Wednesday, September 5, 2012
Years ago, before I-95, the only highway heading north was coastal Highway 17. Along the way were basket makers' stands and several small grocery stores. These days, most of the travelers on that route are heading to or from Myrtle Beach. But there is reason for locals to take a drive about 20 minutes north from the Cooper River Bridge (aka Ravenel Bridge) to visit the SEWEE Restaurant. Located in an old wooden grocery store that doubled as a full-service gas station (a la Mayberry), Mary Warren Schultz serves up some dishes that will remind you of the old days. On Saturdays, a bluegrass band is featured, adding to the ambiance of being in the country. So get out of the bustling town of Mt. Pleasant with its many chain restaurants and try something home-grown. I guarantee you'll be glad you did.
Friday, August 24, 2012
It looks like our summer weather will end early this year. We're already experiencing evening lows in the 70s and daytime highs in the 80s. A welcome relief for many. But the real topic of today's blog is the origin of the phrase in the title. Many readers will recognize it as a song written by George and Ira Gershwin for their operetta "Porgy and Bess." Before there was this masterpiece, there was the novel, "Porgy," written by local author DuBose Heyward in the early 20th century. It is a delightful story of love, murder, mayhem, tragedy, and a time when the living wasn't so easy for most Charlestonians - and not just those who were African-American. Most older Charlestonians will tell you that today it is hard to imagine just how poor this city - and its people were - not just during the Great Depression but for the first half of the 20th century. Many homeowners were "too poor to paint and too proud to whitewash." Recently I was thrilled to have the opportunity to revisit those earlier times through the performance of "Porgy and Bess" at the Dock Street Theater. Performed by local non-professional actors and singers, this was an absolutely enthralling rendition of this timeless tale! To my knowledge, it was only the third time in Charleston's history that it has been performed in the Holy City, and these local artists certainly did it right! Kudos to the Footlight Players for a splendid performance. Please give us an encore during the next Spoleto Festival.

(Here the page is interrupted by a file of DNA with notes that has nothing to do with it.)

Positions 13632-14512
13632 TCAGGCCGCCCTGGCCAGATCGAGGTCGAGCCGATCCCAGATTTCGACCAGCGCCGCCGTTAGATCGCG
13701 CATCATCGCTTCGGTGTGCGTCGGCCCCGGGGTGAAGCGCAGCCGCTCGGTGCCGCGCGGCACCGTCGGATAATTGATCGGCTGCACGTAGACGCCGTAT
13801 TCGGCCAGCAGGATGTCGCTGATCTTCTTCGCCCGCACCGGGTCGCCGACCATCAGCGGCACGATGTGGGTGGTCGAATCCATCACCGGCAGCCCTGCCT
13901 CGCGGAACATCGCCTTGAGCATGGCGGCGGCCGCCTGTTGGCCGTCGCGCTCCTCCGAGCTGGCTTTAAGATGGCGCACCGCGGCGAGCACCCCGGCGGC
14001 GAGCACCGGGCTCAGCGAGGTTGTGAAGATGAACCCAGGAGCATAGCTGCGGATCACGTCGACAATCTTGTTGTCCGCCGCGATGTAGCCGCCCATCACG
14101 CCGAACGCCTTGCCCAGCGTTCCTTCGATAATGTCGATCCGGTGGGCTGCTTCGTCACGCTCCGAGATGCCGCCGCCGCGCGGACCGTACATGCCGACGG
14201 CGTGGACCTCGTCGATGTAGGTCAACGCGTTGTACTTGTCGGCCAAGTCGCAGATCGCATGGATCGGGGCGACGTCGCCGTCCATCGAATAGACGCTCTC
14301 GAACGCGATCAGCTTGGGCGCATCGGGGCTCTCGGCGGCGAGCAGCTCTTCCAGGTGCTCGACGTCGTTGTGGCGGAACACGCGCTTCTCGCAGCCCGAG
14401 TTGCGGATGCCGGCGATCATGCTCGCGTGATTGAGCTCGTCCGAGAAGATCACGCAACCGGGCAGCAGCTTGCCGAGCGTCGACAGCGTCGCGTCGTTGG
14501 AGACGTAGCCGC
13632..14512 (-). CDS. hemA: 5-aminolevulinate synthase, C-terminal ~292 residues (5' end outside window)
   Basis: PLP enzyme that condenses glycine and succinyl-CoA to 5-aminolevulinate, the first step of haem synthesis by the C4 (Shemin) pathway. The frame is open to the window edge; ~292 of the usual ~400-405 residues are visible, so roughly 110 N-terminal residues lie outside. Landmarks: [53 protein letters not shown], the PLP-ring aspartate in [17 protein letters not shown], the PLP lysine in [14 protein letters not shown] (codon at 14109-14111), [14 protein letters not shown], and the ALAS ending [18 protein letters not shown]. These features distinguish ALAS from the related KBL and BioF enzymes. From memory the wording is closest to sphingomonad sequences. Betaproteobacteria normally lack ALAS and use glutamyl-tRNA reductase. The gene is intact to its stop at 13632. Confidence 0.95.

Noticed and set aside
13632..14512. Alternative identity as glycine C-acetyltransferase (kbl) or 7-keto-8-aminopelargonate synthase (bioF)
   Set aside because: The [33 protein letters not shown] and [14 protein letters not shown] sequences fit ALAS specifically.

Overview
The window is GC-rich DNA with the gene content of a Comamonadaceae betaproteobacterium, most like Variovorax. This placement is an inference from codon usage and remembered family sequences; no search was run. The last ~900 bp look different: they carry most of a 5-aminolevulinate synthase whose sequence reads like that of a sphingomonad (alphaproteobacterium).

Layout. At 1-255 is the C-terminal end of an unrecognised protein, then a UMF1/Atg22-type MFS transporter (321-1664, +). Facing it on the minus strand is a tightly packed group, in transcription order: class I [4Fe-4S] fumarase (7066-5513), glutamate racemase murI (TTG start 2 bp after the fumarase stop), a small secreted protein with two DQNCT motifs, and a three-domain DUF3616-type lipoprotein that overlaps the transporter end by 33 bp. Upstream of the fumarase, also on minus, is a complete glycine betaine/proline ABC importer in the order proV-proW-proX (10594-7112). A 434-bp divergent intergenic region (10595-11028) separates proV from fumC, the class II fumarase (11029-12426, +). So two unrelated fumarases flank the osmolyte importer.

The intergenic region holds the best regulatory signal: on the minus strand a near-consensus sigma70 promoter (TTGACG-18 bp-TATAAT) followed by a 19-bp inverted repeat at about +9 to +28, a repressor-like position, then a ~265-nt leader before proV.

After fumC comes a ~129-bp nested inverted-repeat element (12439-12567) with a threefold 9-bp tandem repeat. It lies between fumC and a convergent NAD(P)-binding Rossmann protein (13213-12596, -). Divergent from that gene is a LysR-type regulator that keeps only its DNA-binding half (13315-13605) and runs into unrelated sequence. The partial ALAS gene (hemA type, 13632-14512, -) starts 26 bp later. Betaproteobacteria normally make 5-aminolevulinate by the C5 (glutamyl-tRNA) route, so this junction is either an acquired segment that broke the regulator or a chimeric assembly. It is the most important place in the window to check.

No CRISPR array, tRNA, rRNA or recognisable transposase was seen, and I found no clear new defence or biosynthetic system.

Thursday, January 12, 2012
Not my words but certainly my sentiments. New York artist Alfred Hutty telegraphed these words to his wife in the early decades of the 20th century. The period was one of great struggle for most Charlestonians who were "too poor to paint and too proud to whitewash." The city was in disrepair economically and physically. Among other things, a boll weavil infestation had destroyed the cotton crop while much of the country was "roaring" in the 1920s. The Great Depression followed, and in some cases was hardly noticed by many locals because the city had been struggling since the Civil War had ended 50 years earlier. But a number of artists from here as well as "from off," most notably from the Hudson River Valley School in upstate New York, painted a city that time had forgotten - one that still looked for the most part as it had before the Civil War. There were very few modern buildings and not much had been done in the way of upkeep of the old buildings. Subsequently, these artists give us today a glimpse into the Charleston of yesteryear, one that even during my upbringing in the 1960s resembled how it did during this "Charleston Renaissance" of the 1920s and 30s. I am thankful to have seen both the old version of Charleston when I was a kid as well as the new version of today in my middle age years. But either version can be compared to heaven on earth. In fact, one elderly friend of mine who has spent all of his seven decades here, tells people that he believes he died on the day he was born and has been living in heaven ever since. Sitting outside on a recent Monday (in beautiful weather of 70 plus degrees) in the middle of Broad Street watching the mayor and new city councilmen take their oath of office on the steps of City Hall, I felt the same way. And I think everyone there probably did too. Come quick - found heaven.